In an effort to help shoppers everywhere get the best value for their money, researchers at the National Institute of Standards and Technology (NIST) have produced a best practices guide for the layout and design of unit price labels. Based on the results of a two-year collaboration among industry and consumer groups, the guide can help retailers and governments improve the accuracy and usability of unit pricing information offered in retail stores, and ensure uniformity of unit pricing across participating retailers and states.
Shoppers have seen them before at the grocery store and many other retail outlets where products are sold by some unit of measure such as weight, volume, length or count. For the most part, unit pricing labels usually display the name and size of the product; the price; the price per unit, e.g., how much you pay per gram or liter or ounce; and other information. Customers can use this information to make value comparisons.
For instance, shoppers wanting to buy a bottle of ketchup might think that buying the larger size will give them the best value , and for the most part that's true. However, stores sometimes levy a surcharge on larger items. Using the unit price labels, a consumer would quite easily be able to see that a 64-ounce bottle of ketchup selling for $4.49 ( 7 ¢ per ounce) was not as good of a deal as a 38-ounce bottle selling for $2.29 ( 6 ¢ per ounce).
Unit pricing also helps consumers make value comparisons in the age of package "downsizing," a practice where the package content is reduced without changing the price of the product.
Unit pricing has been around since the 1970s. Nine states and the District of Columbia require its use. Another 10 states have stipulated that, if a retailer chooses to use unit pricing labels, they have to use guidelines outlined in the Uniform Unit Pricing Regulation (UUPR) in NIST Handbook 130.
According to NIST researcher David Sefcik, the best practices guide was developed using the existing state mandatory unit pricing regulations, the UUPR from NIST Handbook 130, research and surveys done by Consumer Reports (May 2012 issue), the National Consumers League, the Australian Queensland Consumers Association, a Canadian Report on Unit Pricing, researchers at Michigan State University and the University of South Australia, and the knowledge and expertise of the Unit Pricing Best Practices Workgroup.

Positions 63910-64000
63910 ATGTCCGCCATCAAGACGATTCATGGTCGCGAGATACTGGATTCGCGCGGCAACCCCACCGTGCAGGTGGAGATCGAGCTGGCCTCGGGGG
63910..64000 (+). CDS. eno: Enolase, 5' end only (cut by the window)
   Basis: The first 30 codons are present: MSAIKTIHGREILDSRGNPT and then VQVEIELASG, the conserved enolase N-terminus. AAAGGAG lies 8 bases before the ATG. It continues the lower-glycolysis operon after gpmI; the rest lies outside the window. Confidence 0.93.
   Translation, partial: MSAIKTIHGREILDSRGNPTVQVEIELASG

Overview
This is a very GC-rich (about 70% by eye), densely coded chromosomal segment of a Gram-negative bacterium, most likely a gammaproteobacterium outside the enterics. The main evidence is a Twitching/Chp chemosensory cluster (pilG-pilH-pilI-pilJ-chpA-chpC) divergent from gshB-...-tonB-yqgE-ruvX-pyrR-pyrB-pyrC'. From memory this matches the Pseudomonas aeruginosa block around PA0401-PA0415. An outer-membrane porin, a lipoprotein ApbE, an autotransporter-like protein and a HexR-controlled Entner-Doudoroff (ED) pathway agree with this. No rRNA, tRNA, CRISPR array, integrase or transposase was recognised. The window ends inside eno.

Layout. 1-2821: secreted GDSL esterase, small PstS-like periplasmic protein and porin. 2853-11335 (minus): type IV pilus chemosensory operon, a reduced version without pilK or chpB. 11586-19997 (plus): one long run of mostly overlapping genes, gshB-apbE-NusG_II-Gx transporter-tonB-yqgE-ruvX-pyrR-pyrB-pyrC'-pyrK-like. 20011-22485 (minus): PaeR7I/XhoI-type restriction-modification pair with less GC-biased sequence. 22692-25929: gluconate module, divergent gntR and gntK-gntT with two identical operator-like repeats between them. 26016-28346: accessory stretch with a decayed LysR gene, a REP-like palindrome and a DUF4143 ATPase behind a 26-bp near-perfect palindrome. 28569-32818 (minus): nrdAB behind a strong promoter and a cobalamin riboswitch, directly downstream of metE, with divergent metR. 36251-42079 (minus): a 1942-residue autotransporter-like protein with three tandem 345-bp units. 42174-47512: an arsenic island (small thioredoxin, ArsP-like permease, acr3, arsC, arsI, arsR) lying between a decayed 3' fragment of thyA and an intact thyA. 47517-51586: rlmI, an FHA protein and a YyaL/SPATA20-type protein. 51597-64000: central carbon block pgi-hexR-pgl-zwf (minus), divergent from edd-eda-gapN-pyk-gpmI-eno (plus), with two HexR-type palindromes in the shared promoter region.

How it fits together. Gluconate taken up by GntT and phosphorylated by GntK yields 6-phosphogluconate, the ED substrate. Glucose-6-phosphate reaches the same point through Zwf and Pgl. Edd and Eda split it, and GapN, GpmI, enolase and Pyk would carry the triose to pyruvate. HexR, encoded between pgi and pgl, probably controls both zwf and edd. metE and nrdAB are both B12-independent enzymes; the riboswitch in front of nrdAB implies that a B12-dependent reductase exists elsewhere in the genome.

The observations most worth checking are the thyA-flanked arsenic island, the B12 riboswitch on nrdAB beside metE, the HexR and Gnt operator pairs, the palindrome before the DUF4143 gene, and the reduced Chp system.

The guide will help ensure that unit price labels are as easy to read, informative, and as understandable as possible, which, incidentally, is something that consumers want. And giving consumers what they want turns out to be good for business.
"Many retailers don't know the extent that consumers like and use unit pricing when it's available," says Sefcik. "And many don't realize how unit price labels could benefit them (the retailers) as well. Retailers that use unit pricing are perceived as being consumer friendly, improving customer satisfaction and the shopping experience, which keeps customers coming back."
According to the guide, the unit price label has other benefits for retailers, including improved ordering, inventory control, pricing accuracy, and often eliminates the need for item pricing (the little price tag stickers put on the individual items), which saves money.
Unit price labels also can be used to promote special programs such as WIC (Women, Infants and Children), and to display certain kinds of nutritional information such as low-sodium or high-fiber foods.
Their research also revealed that unit pricing promotes and increases sales of store-brand items because they make it easier for consumers to see that they are getting the same amount of a virtually identical product, as compared to another brand, for less money.
"While many grocery stores already use unit pricing labels, there is room for improvement," Sefcik says. He also hopes that the new guide will inspire more retailers, such as auto part stores and drugstores, to adopt them.